During this time, the English government was moving in a different direction. Elizabeth I of the Tudor dynasty had just died, and a new monarchial dynasty, the Stuarts, had taken the throne. Elizabeth had a very long and successful rule during her lifetime. She was able to stabilize the government and economy, with her pragmatic approach to political manner and parsimonious economic policies. She worked well with Parliament, and was a politique, which helped to stabilize the ongoing religious debates in England. She was extremely popular and seemed to identify with the country and the people. During her rule, England achieved political and economic stability going into the seventeenth century.
When Elizabeth died childless, she was succeeded by James VI of Scotland, who became James I of England. James was very unpopular in England. Unlike Elizabeth, he was viewed as an outsider, mainly because he was Scottish. He believed strongly in the Divine Right of Kings, and did not work well with Parliament. James wanted to rule exclusively without having to consult any other parties. He rarely called Parliament into session, and when he did, it was only to request more money for various royal expenses. He soon resorted to raising private funds in order to avoid working with Parliament. This created increasing discontent among his subjects, who along with Parliament, objected to this fundraising. He was also faced with many religious problems, largely stemming from the Puritan’s who believed James would support their cause. Instead, he decided to give further support to the Anglican Church. This resulted in the Puritan migration to the American Colonies, and caused further dissent among Parliament and the English people.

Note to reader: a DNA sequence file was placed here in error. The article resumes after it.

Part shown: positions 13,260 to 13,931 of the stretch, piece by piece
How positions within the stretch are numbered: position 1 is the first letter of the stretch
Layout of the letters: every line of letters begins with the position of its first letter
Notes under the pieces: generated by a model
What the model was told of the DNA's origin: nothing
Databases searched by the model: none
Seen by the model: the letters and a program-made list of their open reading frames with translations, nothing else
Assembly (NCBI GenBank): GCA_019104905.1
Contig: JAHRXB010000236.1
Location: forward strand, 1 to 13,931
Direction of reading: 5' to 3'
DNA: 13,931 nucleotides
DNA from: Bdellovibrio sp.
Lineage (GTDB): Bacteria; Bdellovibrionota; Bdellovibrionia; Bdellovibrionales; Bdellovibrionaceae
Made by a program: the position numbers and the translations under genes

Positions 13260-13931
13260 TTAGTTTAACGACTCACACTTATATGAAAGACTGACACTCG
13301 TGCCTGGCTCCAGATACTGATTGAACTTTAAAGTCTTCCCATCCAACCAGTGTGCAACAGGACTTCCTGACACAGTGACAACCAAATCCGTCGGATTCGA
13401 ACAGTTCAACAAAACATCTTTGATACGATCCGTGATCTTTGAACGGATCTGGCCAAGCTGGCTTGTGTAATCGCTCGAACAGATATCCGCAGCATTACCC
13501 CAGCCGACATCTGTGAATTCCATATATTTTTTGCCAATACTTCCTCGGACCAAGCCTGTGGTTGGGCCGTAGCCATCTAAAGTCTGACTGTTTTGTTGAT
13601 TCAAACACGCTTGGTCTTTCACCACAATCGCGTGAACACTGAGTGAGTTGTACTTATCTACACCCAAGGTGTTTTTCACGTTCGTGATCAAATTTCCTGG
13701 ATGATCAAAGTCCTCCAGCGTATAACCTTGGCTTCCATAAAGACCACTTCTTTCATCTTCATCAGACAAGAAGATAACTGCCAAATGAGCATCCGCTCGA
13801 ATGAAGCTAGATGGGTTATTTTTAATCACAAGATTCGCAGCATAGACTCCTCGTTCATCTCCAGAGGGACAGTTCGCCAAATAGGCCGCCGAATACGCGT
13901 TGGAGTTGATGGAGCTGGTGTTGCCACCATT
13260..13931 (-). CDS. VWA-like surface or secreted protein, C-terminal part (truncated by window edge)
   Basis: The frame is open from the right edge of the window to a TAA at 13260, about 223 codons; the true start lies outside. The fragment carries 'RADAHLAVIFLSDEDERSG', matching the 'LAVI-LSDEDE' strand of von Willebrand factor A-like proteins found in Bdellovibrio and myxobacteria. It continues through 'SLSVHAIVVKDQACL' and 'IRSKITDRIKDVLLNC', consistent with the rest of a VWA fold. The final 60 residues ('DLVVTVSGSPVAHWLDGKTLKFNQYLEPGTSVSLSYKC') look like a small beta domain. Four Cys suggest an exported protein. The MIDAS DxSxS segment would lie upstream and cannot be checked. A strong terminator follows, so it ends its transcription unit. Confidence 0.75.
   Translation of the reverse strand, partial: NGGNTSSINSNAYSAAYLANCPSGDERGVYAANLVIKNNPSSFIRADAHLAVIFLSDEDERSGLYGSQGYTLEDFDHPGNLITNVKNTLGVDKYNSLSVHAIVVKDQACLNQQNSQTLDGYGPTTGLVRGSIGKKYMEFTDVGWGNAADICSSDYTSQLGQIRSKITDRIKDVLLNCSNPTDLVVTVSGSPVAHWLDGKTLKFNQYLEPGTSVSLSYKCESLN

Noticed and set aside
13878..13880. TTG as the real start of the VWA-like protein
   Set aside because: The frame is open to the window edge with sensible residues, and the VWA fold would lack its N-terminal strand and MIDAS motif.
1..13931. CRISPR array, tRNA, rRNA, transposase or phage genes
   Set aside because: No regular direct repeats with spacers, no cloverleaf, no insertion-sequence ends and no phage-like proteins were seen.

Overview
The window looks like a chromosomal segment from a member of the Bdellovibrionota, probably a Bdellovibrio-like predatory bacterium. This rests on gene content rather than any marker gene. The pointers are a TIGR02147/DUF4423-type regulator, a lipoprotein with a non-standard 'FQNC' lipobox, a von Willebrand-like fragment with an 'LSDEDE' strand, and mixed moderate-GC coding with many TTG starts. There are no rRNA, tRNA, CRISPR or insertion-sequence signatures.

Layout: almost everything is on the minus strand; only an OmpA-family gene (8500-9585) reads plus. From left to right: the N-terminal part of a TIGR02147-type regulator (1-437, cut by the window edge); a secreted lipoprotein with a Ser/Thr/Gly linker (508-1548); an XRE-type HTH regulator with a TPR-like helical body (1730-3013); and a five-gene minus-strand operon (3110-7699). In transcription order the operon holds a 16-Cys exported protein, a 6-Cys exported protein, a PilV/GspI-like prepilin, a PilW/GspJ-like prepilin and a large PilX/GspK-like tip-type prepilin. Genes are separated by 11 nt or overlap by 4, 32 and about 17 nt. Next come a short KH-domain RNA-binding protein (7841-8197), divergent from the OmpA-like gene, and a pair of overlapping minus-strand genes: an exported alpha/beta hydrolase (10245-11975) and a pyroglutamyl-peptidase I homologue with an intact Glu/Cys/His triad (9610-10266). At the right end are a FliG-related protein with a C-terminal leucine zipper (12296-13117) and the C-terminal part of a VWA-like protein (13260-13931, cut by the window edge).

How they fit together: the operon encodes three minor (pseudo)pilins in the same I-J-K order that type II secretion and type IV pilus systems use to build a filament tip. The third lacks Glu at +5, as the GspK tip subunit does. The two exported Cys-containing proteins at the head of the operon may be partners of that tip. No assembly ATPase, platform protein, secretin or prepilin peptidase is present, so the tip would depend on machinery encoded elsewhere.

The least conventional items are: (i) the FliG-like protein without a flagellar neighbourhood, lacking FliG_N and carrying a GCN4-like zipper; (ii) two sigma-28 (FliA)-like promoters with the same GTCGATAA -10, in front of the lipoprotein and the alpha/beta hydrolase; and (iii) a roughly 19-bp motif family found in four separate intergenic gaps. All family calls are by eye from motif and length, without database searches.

When the war with Spain began, James was hesitant to join, which spurred doubt for his loyalty to the Anglican Church. As time passed and James’s health began to deteriorate, his son Charles gained more control, and England eventual went to war with Spain. Charles needed money from Parliament to fund the war, and although they favored the war, they were reluctant to hand over funds. In the tradition of his father, Charles began to collect private funds from his subjects. He implemented a forced loan on the English people, and used other grossly unpopular methods of fundraising, which landowners and merchant class members who were represented by parliament were adamantly opposed to. His son, Charles II, faced many of the same problems. He tried unsuccessfully to unite the English people, but his efforts were weakened due to his poor relations with Parliament. He revoked all laws against Catholic and Protestant nonconformist, and Parliament countered with the Test Act, which was aimed mostly at James II, Charles II’s heir and a devout Catholic.
The monarchy’s relationship with Parliament continued to decline during James II’s rule, causing more and more discontent and disunity among the English people. Whereas Louis XIV succeeded in creating a united France, the English monarchs failed miserably. James II continued to strain relations with Parliament by forcing the annulment of the Test Act and appointly Catholics only to high powered positions. A country which had reach religious stability under Elizabeth I had declined rapidly, and with it, support for the monarchy dwindled away. James II wanted an absolute monarchy like Louis XIV had achieved, and the English people feared their religious freedom was being jeopardized. These circumstances would then lead to England’s “Glorious Revolution,” which would take on the unpopular monarchy and defeat it, thereby putting William and Mary in the English throne.
France and England underwent very different changes during the seventeenth century. While France transformed from an instability, war-torn country to a united, prosperous nation, England did just the opposite. France’s success can be largely attributed to Louis XIV long reign, and England’s decline was caused by a series of short rules by vastly different rulers. The rise of absolutism in France proved Louis’s power over his people, and the rise of constitutionalism and parliamentary power in France was due to monarchial weaknesses and strained relations between the two governing bodies.